A big problem with a “two-child” policy

It will have escaped no one’s notice that the current Conservative government is one that is dedicated to cutting the budget and in particular decreasing the dependence that people have on welfare. The newest suggestion put forward has been a form of ‘two-child policy’. Some clarification is of course needed here because such a title rings too much of the oppressive regime of China and its ‘one-child’ policy. The government is in no way suggesting that a person’s right to have children should be questioned. It is a policy of capping how many children entitle one to receive child benefits, and, as has been suggested, child tax credits. This however does not make it any less appealing than a policy on how many children one can have, because, it will affect the capacity for choice for some of the most vulnerable people in our society.

Before this claim is demonstrated we need to look at something which is unique and brilliant about child benefits; they are paid directly to the ‘primary caregiver’ who still, even in our balanced and fair society, is more often the mother. Other benefits are often paid to the home owner, or tax payer, or the person who fills out the form, but child benefits go (for sake of argument) to the mother of the children. One of the benefits of this is that women who are living in what might be called a ‘traditional family unit’ have some form of independent income that they bear the responsibility of managing. Without such a system women who have chosen, for whatever reason, to be a home-maker still retain a certain level of independent financial control and are able to develop an ability to deal with financial issues which would otherwise be the sole responsibility of the male of the household. Of course this only holds true for a narrow band of strict traditionalist households, but it begins to demonstrate a very important point; child benefits offer a level of independent self control to women who would otherwise lack this, given their existence in a purely andocentric household.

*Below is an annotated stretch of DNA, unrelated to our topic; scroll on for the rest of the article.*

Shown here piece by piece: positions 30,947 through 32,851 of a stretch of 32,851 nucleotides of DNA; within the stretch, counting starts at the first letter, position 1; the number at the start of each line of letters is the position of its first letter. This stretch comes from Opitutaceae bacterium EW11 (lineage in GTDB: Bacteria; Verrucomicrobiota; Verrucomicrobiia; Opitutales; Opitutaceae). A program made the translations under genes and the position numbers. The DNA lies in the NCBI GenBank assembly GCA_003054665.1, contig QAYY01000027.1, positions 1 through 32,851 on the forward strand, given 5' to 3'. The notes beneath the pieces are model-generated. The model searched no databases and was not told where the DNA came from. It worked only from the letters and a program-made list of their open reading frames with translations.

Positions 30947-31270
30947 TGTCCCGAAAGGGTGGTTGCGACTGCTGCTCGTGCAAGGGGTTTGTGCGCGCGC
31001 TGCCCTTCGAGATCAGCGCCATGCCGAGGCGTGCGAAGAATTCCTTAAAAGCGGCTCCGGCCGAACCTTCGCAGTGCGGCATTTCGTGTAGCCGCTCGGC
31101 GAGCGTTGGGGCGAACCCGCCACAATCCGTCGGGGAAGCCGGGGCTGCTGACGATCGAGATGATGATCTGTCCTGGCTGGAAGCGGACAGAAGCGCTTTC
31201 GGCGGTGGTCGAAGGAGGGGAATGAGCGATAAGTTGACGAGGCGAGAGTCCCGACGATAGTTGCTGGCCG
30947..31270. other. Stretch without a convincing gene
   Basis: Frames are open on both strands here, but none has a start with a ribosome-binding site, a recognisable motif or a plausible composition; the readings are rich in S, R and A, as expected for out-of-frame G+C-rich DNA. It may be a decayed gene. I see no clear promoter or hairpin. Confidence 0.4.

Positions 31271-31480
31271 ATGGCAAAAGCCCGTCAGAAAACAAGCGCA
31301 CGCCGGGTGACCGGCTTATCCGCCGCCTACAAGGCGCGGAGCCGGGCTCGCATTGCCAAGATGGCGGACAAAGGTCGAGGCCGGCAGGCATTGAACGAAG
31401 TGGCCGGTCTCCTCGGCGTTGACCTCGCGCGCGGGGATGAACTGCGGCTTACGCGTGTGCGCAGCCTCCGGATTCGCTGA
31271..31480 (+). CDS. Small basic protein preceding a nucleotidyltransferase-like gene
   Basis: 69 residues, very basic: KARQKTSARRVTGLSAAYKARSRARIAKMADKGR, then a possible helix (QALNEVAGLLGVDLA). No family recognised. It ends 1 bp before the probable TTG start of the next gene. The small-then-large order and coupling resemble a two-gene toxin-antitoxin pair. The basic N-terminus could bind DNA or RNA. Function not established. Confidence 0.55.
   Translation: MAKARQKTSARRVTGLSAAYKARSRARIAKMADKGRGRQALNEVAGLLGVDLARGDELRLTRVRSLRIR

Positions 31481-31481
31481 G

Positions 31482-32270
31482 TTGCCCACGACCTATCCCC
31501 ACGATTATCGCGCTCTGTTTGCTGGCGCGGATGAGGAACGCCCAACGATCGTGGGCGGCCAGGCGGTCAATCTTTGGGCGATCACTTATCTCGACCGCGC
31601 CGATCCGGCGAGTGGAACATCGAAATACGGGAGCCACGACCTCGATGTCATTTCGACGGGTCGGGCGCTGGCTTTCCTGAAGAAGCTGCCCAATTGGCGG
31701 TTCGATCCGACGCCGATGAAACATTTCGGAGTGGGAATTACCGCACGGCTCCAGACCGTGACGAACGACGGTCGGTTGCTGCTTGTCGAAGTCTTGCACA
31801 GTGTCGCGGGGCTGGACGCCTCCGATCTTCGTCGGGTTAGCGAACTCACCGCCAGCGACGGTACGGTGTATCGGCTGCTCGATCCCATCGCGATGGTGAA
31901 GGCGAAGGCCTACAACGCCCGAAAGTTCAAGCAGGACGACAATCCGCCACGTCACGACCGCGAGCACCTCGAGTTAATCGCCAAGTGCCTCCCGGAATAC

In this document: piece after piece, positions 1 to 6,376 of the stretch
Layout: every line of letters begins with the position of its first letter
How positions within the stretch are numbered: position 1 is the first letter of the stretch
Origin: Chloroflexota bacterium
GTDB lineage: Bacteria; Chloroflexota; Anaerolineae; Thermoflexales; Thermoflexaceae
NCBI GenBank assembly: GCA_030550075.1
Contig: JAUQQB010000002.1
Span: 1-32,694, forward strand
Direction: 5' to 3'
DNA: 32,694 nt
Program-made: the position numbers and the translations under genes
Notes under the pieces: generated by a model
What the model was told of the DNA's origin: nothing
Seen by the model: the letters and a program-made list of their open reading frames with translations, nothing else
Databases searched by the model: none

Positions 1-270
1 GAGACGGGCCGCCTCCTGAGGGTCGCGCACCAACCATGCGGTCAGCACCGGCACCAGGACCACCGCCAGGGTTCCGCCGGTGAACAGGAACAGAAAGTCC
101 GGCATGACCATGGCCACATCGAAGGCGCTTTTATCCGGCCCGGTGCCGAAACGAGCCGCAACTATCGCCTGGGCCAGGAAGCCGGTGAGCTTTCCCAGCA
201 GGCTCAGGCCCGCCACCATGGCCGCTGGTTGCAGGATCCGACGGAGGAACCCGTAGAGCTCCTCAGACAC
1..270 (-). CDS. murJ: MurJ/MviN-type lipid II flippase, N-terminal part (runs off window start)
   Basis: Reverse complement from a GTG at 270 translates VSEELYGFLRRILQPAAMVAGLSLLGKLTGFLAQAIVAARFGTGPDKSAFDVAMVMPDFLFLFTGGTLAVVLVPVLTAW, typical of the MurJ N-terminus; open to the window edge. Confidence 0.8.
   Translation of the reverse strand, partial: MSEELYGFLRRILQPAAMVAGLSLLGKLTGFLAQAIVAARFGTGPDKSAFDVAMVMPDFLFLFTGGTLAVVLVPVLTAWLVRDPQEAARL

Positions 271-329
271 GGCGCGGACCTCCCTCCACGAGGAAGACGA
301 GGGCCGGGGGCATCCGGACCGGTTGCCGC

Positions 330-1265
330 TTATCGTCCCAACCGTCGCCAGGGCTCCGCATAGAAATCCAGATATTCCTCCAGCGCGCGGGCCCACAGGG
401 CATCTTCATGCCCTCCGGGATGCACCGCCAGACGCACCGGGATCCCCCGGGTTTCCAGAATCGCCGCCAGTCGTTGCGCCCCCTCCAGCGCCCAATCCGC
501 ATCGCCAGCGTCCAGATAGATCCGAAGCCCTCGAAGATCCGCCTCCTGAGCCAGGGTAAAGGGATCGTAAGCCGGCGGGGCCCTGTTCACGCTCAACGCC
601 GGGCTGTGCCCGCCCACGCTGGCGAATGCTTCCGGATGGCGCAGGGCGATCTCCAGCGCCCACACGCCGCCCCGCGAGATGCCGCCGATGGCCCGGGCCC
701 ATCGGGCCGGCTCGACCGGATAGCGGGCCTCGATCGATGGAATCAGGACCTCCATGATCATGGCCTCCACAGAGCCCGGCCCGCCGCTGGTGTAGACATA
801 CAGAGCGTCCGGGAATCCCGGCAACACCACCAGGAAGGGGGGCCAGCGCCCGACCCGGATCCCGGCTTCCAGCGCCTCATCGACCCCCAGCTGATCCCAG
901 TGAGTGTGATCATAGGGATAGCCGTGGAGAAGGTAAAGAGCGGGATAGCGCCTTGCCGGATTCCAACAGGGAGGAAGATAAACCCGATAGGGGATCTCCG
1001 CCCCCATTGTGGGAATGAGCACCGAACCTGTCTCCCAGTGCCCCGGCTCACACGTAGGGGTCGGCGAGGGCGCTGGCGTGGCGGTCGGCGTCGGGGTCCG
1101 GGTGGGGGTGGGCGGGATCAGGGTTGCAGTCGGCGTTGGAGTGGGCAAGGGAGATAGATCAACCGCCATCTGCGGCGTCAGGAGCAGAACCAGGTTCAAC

The greater issue, however, is that some women are not merely existing in an andocentric home environment but are forced to exist in it through domestic abuse; both psychological and physical. These poor women are some of the most vulnerable people in our modern society. They are trapped in a cycle of abuse that is very difficult to escape for many reasons; from fear of retribution to a denial of the problem. What has recently been shown to be a factor, however, is that women who are abused are wholly dependent on their abuser. The male provides everything: house, car, money for food, heating and electricity etc. This adds another element to why abuse victims find it difficult to leave the relationship: they don’t know how to survive on their own and not only that, but, if they were to leave they lack an independent income that would be able to provide for them and their children. Let’s take a hypothetical example here: a woman with 5 children flees an abusive home to start a new life. With psychological trauma, and little experience in providing for herself she relies, initially, on the good will of the state. However, raising five children is expensive and with only two of them making her eligible for benefits she struggles for money. Her options are to live in virtual poverty, or surrender her children to the care system until she finds her feet. Leaving an abusive home is an incredibly difficult thing to do and anyone who manages it deserves all the help and support in the world. Child benefits don’t make it wholly possible but they make it easier. Take away the assurance that they can manage to raise their children by themselves and abuse victims will feel ever more trapped in horrific circumstances.

The question may have emerged to some: but what do we do? Every cut in spending has its victims but some things have to go, so what do we take? The answer is simple; never anything that is a lifeline to the most vulnerable of a society. I am not an expert on the budget or deficits, or for that matter domestic abuse. But common sense should surely dictate that if a plan would cause people to be locked into an abusive relationship; then it is not a good plan. The only way such an idea could be supported is if it went hand in hand with a government pledge to support women’s charities, the construction of more women’s shelters and a scheme of extensive financial assistance for abuse victims. However that is not the proposal as it stands, and therefore it has to be questioned.

Women are consistently the most discriminated against sector of society. Though they are present in every country, religion, and race, and make up 51% of the world’s population they are consistently at a disadvantage to their male counterparts. Any benefit cut that targets women then, is regressive and surely as a society we have rejected regressive tax and spending policies.